A bent paddle shaft, on the other hand, rests comfortably in your hand with more contact. However, these paddles can take some time to get used to. It’s certainly not a necessary addition, but many kayakers welcome the change.
you need to measure yours to know an accurate kayak paddle size. First, the width of your kayak is the most important thing to know. Secondly, you’ll want to measure your kayak seat’s height.
Since these are wider on average, you need a longer paddle. This allows you to reach the water without leaning.Additionally, you’ll want an adjustable ferrule. This lets you vary its length due to your seat height.
This is incredibly beneficial if you have different paddlers of various sizes who will be using the same kayak. The same goes for a single paddler planning to use different kinds of kayaks.
With speed and control in mind, these kayaks are built slimmer. This means you don’t need as long of a paddle. In fact, shorter paddles also mean you have greater agility and control in harsher conditions.
Your overall height can be helpful in pointing you in the right direction. However, the torso is really what’s key. After all, you’re not going to be standing up in a kayak, but rather sitting down. Your torso is what will determine how far away you are from the water. It is measured from the tip of your nose to your groin.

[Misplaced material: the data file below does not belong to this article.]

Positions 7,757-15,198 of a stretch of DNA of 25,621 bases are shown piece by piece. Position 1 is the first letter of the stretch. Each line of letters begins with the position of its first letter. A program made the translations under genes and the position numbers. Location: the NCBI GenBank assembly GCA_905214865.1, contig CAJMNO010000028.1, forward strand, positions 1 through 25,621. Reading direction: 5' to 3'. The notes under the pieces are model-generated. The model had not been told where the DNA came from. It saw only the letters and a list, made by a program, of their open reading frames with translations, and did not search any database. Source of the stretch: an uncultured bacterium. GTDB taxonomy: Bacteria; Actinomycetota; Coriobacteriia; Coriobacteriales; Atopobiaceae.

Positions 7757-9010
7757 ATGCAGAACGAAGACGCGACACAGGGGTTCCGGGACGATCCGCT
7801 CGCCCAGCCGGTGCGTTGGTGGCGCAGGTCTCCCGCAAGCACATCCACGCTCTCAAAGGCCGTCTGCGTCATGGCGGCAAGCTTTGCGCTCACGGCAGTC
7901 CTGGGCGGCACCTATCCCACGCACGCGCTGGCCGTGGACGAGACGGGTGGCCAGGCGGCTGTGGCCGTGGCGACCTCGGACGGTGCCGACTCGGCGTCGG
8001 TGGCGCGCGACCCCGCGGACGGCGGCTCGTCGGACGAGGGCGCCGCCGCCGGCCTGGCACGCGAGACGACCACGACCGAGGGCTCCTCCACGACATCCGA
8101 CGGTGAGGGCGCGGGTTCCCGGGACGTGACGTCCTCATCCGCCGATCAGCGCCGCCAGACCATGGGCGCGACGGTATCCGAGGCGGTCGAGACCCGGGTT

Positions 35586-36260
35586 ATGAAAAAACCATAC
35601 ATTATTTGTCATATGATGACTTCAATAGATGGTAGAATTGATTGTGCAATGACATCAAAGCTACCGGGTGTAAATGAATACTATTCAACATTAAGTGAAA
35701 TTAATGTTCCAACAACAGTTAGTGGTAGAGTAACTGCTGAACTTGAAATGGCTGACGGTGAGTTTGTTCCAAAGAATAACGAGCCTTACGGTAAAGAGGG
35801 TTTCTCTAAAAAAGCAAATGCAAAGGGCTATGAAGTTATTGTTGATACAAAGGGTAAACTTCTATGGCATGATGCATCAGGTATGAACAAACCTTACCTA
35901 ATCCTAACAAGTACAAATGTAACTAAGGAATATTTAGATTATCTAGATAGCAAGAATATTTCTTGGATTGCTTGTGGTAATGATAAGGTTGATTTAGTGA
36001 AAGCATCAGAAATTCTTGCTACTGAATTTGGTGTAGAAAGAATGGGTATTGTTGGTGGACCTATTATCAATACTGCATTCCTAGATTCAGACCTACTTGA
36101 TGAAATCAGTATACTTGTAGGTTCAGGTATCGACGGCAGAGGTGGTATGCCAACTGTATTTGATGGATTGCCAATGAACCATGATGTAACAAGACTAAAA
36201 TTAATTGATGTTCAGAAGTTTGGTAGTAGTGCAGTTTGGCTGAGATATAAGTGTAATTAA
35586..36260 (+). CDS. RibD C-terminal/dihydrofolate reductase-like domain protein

24″-28″ 210cm – 215cm 215cm – 220cm28″-30″ 220cm – 230cm 230cmOver 30″ 230cm 230cm
When asking yourself “what size kayak paddle do I need?”, keep the water in mind. In any type of water, the paddle you want to use will depend more on the actual kayak you’re using than anything. This means that in rough waters, you’re likely using a faster kayak. In slower and calmer waters, it’s more common to kayak in a recreational model.
There is a significant difference between the paddle style you use. We call this high angle paddling or low angle paddling. Here are the differences to take note of and how they affect paddle sizing:
This is a more aggressive and quick style. Your strokes will be vertical in nature, meaning a shorter paddle will be ideal. You’re going to be going hard and need a paddle that is designed for this kind of performance. For high angle paddlers like whitewater kayakers, you want to get speed from your paddle more than anything.
So you’re planning on going for a relaxing, slow jaunt across some calm water? This means your strokes are probably more horizontal and low angle. This is style is more forgiving on your muscles like your shoulders.
A longer paddle should be your companion on this type of kayak outing. This includes fishing, tours, and other slower paced endeavors.
Kayaking is one of the best activities to enjoy on the water. And we want you to get the most out of your experience by having the perfect paddle. That way, you don’t have to deal with fatigue, blisters, or the other problems that can arise from having the wrong kayak oars. So use the guide above so you can pick the correct one for you and start having fun faster!